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A Chat with James Rollins
by Catherine Book
December 2015
James Rollins writes incredible adventure stories in the same vein as Michael Crichton and Clive Cussler, but frequently with fantastical elements, on which I have recently become hooked.  So I was so happy to hear he’d be in town and he was happy to grant me this interview.

He’s been published since 1998 although he’d actually written the book a whole three years earlier.  His first book was Wit’ch Fire published under his other pseudonym James Clemens.  He remarked that it was the longest three years of his life.  His first novel published as James Rollins was Subterranean in 1999.  He’d actually written it before Wit’ch Fire but received 49 rejections from agents.  So while that was going on, he thought he’d go off and try fantasy.  And then proceeded to sell both books within a week of each other to different publishers.  That’s when, he said wryly, the schizophrenia kicked in.  The publishers didn’t like his real name so in a short period of time he went from James Czajkowski, Veterinarian to James Rollins, Adventure Author and James Clemens, Fantasy Author.

The Wit’ch Fire series was finished in 2002 and he began a new fantasy series of the Godslayer Chronicles in 2005. He’s been busier writing as James Rollins but has completed the third book in the Godslayer series; however, it won’t be published until late 2016 or 2017.  James has decided to finish the whole series before continuing to publish; that way, the books can come out on an annual schedule.

As a further update, he said the next Tucker Wayne story will be coming out in April 2016 and is titled Warhawk.  Bone Labyrinth of the Sigma Force series is due out this month.  The next book in the Sigma Force series, number twelve, is in process and he’s hoping to have it done by the end of December.

The next Jake Ransom book is already done and sitting on James’ shelf but the publisher would like to have the whole 5-book series written so that the books can be released every six months.  Since these are middle-school stories, they want to make sure all the books will be available for kids to start and finish the series.

James collaborates with Rebecca Cantrell on the Sanguines series and with Grant Blackwood on the Tucker Wayne series.  Since Blackwood also collaborates with Clive Cussler who writes in the same genre, I wondered if there was any conflict.  James has known Grant for years, they sort of ‘grew up’ as authors together and once when James was bemoaning the lack of time to really develop the Tucker Wayne series, they figured out they could work together and share the load.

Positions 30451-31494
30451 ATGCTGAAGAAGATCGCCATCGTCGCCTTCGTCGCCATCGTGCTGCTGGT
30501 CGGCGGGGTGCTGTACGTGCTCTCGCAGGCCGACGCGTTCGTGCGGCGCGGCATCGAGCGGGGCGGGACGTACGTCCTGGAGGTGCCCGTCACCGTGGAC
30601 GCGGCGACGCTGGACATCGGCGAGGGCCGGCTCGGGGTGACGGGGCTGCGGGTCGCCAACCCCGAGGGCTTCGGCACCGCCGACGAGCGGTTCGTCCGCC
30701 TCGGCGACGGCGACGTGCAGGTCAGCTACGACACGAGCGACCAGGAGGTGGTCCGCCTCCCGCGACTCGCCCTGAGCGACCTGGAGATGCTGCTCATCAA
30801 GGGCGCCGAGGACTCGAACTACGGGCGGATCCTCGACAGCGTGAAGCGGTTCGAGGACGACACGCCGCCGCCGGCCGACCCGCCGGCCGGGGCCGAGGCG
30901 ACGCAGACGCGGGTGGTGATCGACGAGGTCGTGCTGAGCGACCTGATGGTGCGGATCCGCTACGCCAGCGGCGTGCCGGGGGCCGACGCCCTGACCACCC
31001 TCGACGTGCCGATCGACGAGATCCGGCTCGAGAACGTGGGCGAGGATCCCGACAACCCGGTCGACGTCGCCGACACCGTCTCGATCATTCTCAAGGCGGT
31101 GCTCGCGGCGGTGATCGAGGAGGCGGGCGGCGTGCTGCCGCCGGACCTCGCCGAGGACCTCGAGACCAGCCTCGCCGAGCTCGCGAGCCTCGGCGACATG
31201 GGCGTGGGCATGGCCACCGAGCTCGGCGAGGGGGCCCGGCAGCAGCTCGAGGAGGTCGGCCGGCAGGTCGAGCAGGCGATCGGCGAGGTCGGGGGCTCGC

I then asked just how the process works for James.  He does try to commit to a quota a day.  When he was still working as a full-time veterinarian his quota was three double-spaced pages a day.  Once he left that career to write full-time he found he could increase that to five pages each day.  He found that five pages was the ceiling with the balance of his day taken up with edits and managing social media.

What is most important to him: setting, plot, characters?  James sees the story in his mind like a movie so the initial draft focuses on the plot.  Then he works the characters into the story.  Unlike some writers who may devote several outline pages to a character development, James prefers to discover who his characters are as the story progresses.  Setting is the third most important element; but, for his stories, it is very important as he tries to shine his spotlight on different areas of the world.  There was a time when his editor required a detailed 20-page outline before they’d buy the book; but, when the book delivered they discovered it was little like the original outline.  Now, of course, with his track record, he enjoys a higher level of trust with his editor.  He remembered the time he turned in the outline for the first Sigma book which was fine with his editor.  But later he got this idea in his head that got stuck.  So he wrote it up, to get it out of his head, and sent it to his editor.  Just fifteen minutes later, he got a response:  “Yeah, Jim, write that one instead.” And it became Map of Bones.

Does James have a favorite story or character?  He really enjoyed writing Amazonia where he got to really get into the animal characterizations.  Which means the Tucker Wayne series really appealed to him because he got to write from the dog’s point of view.  It all rather speaks to his animal behavior background.  As for a character, he focused on Kowalski from his Sigma series.  Kowalski was to be an ancillary character but several readers indicated they really wanted more of him so for the latest Sigma book, Bone Labyrinth, Kowalski gets to take center stage.

I wondered if James had anything percolating in the back of his mind, maybe something different?  Actually, that’s exactly what can frustrate his publisher – the fact that he writes so many different things.  He found that when he was writing a thriller and a fantasy at the same time, it was nice to have a different genre to switch to at times.  James firmly believes that a writer needs to write from passion rather than chasing the market.  He thinks that readers can divine when a writer loses passion for a series.  Sometimes that leads him down a very different path…

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